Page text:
When picking a name for their Asian-Mexican fusion restaurant in suburban Phoenix, Paul and Nicole Fan settled on “Panda Libre,” hoping the mix of China’s iconic bear and the Spanish word for “free” would signal to customers the type of cuisine it offered.
That decision could cost them dearly. Chinese takeout chain Panda Express sued them in federal court last month alleging trademark infringement.
The lawsuit showcases how trademark law can collide with an evolving dining landscape, where restaurateurs peddling Asian or Asian “inspired” foods often pick a name that instantly invokes a connection to that culture. But getting a trademark for the new name can lead to ugly and sometimes public clashes over ownership and cultural appropriation. In recent years, businesses have butted heads over whether a restaurant or food truck can legally own the right to use words rooted in Asian American Pacific Islander cultures like “aloha” and “poke.”
The growing popularity of fast-casual restaurants like Thai, Indian, or poke—diced and marinated raw fish—has led to a rush for ownership of certain aspects of that culture, said Telly Wong of IW Group marketing agency in New York City. Having a name that conveys authenticity is crucial when consumers make snap judgments, he said.
“Sometimes you need that cultural shorthand to convey that message,” Wong said. “Otherwise, you’re explaining to people, ‘Oh, at Jack’s, we sell southern Chinese food.’”
Panda Express’ parent company, Rosemead, Calif.-based Panda Restaurant Group, says it has owned the trademark for “Panda” for Chinese food services since 2001. The chain wants a court injunction and for Panda Libre to destroy signs, social media posts, and other materials with the name.
“It would be like starting a new company. That alone there is hundreds of thousands of dollars in this restaurant,” Nicole Fan said. “Going through this whole ordeal, the lawsuit, will bankrupt us.”
On top of punitive damages and legal fees, Panda Express, which generated $2 billion in sales last year, is asking for all of Panda Libre’s profits since it opened last year in Gilbert, about 20 miles (32 kilometers) east of Phoenix.
“Oftentimes it’s overstated—the damages—to get the attention of the defendant,” said Charles Valauskas, a Chicago intellectual property attorney who has represented restaurants. “It’s not like (Panda Express is) going to sit there and wait till every last penny is drained from a bank account.”
Experts say Panda Express is within its right to trademark “Panda” for restaurant and food products.
“If you were selling pandas under the name ‘Panda,’ you probably wouldn’t be able to do that because it’s describing literally what you’re doing,” said Mark Simpson, a veteran intellectual property lawyer in Philadelphia. “It’s like trying to trademark the words ‘grocery store.’ You could trademark ‘Whole Foods’ the grocery store.”
Panda Express, which Andrew and Peggy Cherng launched in 1983 as an offshoot of their Panda Inn restaurants, has more than 1,900 locations nationwide. The company says it has a “legal obligation to consistently protect them” but is hopeful for a resolution.
“We believe there is a path forward that allows for this small business to operate while respecting our intellectual property rights, and we remain open to a conversation with those involved,” the company said in an email.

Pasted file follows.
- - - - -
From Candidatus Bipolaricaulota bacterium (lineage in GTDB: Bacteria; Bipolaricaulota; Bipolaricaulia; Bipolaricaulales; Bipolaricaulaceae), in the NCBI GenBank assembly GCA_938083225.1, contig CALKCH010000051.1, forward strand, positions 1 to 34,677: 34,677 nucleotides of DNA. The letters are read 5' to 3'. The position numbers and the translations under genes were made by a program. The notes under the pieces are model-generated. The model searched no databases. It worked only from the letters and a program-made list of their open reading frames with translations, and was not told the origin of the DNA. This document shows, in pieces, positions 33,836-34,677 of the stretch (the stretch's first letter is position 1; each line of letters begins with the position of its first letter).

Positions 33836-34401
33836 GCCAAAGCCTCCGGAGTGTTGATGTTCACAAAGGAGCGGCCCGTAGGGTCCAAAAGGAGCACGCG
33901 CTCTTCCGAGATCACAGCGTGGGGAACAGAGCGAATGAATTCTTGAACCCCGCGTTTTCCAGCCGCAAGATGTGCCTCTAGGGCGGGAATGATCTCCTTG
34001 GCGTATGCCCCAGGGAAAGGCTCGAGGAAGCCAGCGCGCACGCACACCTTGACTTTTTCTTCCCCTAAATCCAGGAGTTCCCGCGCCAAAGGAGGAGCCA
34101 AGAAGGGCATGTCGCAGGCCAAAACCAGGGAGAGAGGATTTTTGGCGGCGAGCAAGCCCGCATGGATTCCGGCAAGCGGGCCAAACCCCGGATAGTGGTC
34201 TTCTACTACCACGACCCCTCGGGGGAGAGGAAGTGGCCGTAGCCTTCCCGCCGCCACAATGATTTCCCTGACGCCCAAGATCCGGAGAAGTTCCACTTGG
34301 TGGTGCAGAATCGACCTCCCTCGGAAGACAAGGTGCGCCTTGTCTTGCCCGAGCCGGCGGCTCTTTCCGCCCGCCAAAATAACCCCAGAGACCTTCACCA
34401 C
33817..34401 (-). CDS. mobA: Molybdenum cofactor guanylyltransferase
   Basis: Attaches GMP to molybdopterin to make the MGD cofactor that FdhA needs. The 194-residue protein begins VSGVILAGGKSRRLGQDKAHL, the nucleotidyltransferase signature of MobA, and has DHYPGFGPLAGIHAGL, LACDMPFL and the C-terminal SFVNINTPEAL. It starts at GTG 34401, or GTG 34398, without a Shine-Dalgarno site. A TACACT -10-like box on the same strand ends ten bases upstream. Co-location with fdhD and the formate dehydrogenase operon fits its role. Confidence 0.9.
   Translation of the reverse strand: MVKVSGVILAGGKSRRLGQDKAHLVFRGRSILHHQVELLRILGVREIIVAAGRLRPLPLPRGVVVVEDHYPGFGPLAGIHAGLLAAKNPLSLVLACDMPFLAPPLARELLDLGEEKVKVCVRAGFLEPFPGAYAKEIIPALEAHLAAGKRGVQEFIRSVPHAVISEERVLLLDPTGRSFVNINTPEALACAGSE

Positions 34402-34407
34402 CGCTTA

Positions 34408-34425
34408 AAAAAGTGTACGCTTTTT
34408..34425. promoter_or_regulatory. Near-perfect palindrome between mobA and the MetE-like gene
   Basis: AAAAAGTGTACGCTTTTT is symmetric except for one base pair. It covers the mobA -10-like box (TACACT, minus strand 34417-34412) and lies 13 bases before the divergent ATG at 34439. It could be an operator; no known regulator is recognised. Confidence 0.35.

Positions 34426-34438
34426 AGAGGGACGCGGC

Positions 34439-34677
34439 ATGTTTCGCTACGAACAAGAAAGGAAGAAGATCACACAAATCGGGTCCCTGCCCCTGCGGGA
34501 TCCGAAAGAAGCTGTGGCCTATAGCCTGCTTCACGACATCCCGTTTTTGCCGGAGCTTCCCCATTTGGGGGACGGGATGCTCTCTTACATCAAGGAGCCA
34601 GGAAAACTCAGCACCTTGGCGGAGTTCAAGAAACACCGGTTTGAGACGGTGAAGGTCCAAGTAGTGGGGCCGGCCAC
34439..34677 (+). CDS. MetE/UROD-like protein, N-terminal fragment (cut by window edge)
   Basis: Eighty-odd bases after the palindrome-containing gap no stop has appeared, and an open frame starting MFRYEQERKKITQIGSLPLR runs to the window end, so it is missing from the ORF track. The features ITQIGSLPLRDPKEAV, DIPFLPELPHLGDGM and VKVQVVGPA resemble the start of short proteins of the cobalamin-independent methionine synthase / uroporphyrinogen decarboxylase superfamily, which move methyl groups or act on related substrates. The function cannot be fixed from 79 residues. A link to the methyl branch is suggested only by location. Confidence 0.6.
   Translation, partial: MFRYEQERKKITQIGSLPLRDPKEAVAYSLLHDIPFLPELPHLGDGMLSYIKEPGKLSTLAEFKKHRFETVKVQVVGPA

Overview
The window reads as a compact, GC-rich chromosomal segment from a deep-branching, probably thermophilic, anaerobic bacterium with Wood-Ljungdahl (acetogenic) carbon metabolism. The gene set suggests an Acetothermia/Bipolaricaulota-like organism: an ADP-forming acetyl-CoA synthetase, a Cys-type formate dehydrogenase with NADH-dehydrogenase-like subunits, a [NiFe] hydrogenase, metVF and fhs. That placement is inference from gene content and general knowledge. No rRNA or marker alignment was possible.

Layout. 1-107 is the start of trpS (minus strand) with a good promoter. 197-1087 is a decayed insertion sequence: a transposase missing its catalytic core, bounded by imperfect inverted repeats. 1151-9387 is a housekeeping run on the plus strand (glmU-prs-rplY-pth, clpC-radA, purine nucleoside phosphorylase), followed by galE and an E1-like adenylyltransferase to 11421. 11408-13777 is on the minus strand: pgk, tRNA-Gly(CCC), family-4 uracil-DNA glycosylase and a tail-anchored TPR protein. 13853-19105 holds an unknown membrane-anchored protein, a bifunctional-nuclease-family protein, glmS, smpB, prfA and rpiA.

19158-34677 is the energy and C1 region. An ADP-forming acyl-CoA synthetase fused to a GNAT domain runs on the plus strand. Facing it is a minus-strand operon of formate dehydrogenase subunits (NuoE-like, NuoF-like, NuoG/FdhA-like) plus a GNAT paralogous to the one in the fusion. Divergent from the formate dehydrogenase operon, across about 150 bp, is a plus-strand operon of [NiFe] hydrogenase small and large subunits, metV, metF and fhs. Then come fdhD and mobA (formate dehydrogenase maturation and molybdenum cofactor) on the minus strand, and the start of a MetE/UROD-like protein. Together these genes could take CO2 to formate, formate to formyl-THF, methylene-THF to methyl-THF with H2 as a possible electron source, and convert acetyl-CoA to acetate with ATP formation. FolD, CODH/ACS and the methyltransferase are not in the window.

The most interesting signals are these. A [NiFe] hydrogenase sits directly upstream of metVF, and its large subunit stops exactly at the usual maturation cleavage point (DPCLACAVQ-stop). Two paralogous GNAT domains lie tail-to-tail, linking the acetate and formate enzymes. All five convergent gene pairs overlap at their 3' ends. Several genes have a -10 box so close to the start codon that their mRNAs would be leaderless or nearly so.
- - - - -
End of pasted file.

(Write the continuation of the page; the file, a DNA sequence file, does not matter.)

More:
Nicole Fan says nobody has entered Panda Libre thinking it was a Panda Express. She points to the logo—a panda dressed in a cape and mask like a Mexican wrestler—and the fact that there are other eateries that use “panda.”
Panda Restaurant Group said it takes legal action on a “case-by-case basis.” It also says it settled several trademark infringement issues without litigation last year.
Other efforts to trademark cultural words have been met with fierce online backlash.
In 2009, loyalists to chef Roy Choi‘s Kogi Korean taco truck went online to accuse Tex Mex chain Baja Fresh of stealing his concept. The Los Angeles-based truck’s name came from a combination of “gogi,” the Korean word for meat, and “K” for Korean BBQ. Baja Fresh had applied to trademark “Kogi” for its own line of Korean tacos and merchandise.
Within a day, the company publicly apologized for appearing to hijack Kogi. Baja Fresh said it would instead use gogi. It also dropped the trademark pursuit.
In 2018, Chicago-based Aloha Poke Co. trademarked its name and sent cease-and-desist letters to poke restaurants with “aloha” or “aloha poke” in their names. In Hawaii, the birthplace of the raw fish dish, locals decried a “mainlander” dictating how their community used their own language. A social media firestorm followed.
Jeff Sampson’s Aloha Poke Shop in Honolulu was among those worried about a lawsuit. But he got a letter from Aloha Poke Co. attorneys that said he was “allowed” to use the term because of the geographic location.
“That was the worst business decision they made to go after ‘aloha’ and ‘poke,’” Sampson said. “Hawaiian poke has been around for hundreds of hundreds of years. It’s like a cheeseburger. You can’t trademark cheeseburger.”
Wong would advise anyone trying to trademark a word or term—be it for a food or a fashion line—to make sure you’re not going to be seen as culturally insensitive or appropriating.
“Consumers are just more informed and culturally aware now,” Wong said. “It’s just good business practice to be authentic.”
Nicole Fan says she and her husband will try to fight the lawsuit and hang on to the Panda Libre name, which they had trademarked without problems.
But now, they are at risk for “doing the right thing,” she said.
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